“I represent a Trump vision of America. I join in President Trump’s vision of America of a booming economy and taxes that are lower and jobs that are more plentiful and border security and the idea of American exceptional continuing into the indefinite future.”

Mr. Bishop shook a few hands of voters as they made their way in to the polls, then huddled for an extended period of time with one man in shorts and a ball cap. After the man went inside, Mr. Bishop spoke with William Brawley, a former state representative who was defeated in 2018, and was handing out pro-Bishop fliers.

“What was his beef?” Mr. Brawley said of the man in the cap.

“Doesn’t like Donald Trump,” Mr. Bishop replied.

North Carolina Politics
Read more about the special election.
With the Faithful at Trump’s North Carolina Rally: ‘He Speaks Like Me’

Sept. 10, 2019

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In North Carolina Do-Over Vote, a Reliable Republican District Is Up for Grabs

Sept. 8, 2019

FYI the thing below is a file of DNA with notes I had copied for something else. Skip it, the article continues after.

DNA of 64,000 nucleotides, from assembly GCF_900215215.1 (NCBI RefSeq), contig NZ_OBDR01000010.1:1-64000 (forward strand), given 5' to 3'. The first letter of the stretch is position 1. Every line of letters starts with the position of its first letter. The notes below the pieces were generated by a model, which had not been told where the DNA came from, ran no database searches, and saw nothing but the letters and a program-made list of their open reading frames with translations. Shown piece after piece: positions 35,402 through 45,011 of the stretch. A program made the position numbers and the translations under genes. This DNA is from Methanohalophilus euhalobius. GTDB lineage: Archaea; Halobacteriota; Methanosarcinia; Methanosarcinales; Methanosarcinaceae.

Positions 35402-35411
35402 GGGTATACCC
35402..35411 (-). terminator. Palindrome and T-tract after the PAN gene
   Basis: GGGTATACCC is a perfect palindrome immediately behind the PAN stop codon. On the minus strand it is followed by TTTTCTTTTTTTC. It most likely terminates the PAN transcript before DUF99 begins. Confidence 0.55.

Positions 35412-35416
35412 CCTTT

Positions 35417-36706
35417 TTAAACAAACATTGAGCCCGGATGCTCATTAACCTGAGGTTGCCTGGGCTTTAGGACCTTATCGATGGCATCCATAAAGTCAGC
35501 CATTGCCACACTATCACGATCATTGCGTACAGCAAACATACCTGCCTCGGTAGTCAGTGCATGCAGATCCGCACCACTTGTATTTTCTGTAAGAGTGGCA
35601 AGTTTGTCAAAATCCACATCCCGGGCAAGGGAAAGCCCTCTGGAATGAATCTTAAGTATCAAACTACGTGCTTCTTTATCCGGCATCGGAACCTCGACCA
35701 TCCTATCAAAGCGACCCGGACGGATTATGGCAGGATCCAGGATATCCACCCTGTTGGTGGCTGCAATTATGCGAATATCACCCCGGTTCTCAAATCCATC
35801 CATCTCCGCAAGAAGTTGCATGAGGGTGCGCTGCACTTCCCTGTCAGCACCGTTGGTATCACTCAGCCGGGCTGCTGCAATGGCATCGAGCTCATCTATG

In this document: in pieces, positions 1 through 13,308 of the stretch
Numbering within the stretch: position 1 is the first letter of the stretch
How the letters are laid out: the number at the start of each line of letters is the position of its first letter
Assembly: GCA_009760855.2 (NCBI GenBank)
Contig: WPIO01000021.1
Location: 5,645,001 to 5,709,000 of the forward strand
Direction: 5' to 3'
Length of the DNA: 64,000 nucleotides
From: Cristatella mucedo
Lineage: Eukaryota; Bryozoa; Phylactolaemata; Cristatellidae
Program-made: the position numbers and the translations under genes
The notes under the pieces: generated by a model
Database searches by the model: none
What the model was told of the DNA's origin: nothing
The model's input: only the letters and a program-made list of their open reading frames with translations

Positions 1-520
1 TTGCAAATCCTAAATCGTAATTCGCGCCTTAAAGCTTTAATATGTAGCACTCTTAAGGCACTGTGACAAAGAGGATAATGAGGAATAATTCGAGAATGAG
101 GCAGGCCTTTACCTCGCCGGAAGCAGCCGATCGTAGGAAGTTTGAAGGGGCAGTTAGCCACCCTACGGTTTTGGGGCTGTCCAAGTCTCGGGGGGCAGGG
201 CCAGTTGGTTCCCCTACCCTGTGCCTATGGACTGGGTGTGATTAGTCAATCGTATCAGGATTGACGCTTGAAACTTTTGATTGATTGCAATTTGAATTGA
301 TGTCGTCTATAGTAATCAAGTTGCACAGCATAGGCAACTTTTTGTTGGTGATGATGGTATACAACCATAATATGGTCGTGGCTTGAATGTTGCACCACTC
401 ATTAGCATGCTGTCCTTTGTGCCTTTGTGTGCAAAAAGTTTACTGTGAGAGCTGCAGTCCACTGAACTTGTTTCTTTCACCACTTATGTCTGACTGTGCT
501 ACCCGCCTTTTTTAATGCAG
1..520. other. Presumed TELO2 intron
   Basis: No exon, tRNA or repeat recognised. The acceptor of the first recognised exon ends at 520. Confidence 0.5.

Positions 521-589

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North Carolina’s ‘Guru of Elections’: Can-Do Operator Who May Have Done Too Much

Dec. 8, 2018

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A Rare Do-Over Congressional Election Is a Chance to Battle-Test 2020 Strategies

July 31, 2019

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Trump Eyes Crackdown on Homelessness as Aides Visit California

Westlake Legal Group 10dc-homeless-facebookJumbo Trump Eyes Crackdown on Homelessness as Aides Visit California Urban Areas United States Politics and Government Trump, Donald J Real Estate and Housing (Residential) Los Angeles (Calif) Homeless Persons Executive Orders and Memorandums California Affordable Housing

WASHINGTON — President Trump is pushing aides to find ways to curtail the growing number of homeless people living on the streets of Los Angeles, part of broader discussions his aides have held for weeks about urban problems in liberal locales, according to his personal lawyer and administration officials.

A team of administration officials is in California on what was described as a “fact-finding” mission as they weigh proposals to address the burgeoning crisis. But it is not clear what steps the administration could legally take on an issue that has traditionally been handled at the local level.